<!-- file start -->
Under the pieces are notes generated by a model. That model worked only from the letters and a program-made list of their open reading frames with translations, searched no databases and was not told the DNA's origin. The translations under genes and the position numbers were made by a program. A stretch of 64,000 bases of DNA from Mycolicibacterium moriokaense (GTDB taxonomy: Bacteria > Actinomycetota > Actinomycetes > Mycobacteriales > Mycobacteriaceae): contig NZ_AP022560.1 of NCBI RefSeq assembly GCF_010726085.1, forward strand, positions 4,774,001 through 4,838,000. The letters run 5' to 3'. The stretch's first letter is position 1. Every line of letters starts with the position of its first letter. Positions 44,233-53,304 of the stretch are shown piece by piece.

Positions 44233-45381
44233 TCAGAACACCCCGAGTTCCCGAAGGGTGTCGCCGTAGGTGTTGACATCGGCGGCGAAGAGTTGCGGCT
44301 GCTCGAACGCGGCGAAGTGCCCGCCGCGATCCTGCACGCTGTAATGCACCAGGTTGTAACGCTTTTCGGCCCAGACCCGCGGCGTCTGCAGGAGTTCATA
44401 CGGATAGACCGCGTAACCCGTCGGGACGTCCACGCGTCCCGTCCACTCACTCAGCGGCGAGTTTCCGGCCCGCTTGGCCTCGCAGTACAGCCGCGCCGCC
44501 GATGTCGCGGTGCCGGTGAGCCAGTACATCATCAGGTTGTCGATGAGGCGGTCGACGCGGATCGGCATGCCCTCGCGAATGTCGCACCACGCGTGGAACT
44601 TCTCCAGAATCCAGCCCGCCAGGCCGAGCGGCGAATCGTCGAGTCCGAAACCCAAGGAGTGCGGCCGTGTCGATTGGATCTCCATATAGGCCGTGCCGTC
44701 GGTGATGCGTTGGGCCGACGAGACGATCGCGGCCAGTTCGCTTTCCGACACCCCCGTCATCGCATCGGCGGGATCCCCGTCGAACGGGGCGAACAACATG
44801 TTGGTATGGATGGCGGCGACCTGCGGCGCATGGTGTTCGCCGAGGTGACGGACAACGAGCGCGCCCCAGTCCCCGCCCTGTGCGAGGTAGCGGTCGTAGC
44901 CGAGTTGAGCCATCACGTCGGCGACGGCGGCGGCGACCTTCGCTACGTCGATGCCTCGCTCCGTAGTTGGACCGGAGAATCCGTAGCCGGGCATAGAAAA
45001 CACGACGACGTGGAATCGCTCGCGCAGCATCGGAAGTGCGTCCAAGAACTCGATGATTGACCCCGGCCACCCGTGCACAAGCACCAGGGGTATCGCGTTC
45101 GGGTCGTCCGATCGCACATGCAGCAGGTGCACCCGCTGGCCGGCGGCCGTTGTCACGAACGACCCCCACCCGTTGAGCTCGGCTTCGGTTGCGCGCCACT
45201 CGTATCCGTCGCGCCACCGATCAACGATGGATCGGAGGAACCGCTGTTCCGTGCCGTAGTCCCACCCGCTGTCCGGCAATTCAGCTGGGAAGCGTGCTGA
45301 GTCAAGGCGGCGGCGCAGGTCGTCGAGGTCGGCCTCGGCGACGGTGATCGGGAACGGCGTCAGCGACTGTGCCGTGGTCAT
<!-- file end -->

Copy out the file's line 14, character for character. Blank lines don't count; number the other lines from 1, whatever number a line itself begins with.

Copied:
45301 GTCAAGGCGGCGGCGCAGGTCGTCGAGGTCGGCCTCGGCGACGGTGATCGGGAACGGCGTCAGCGACTGTGCCGTGGTCAT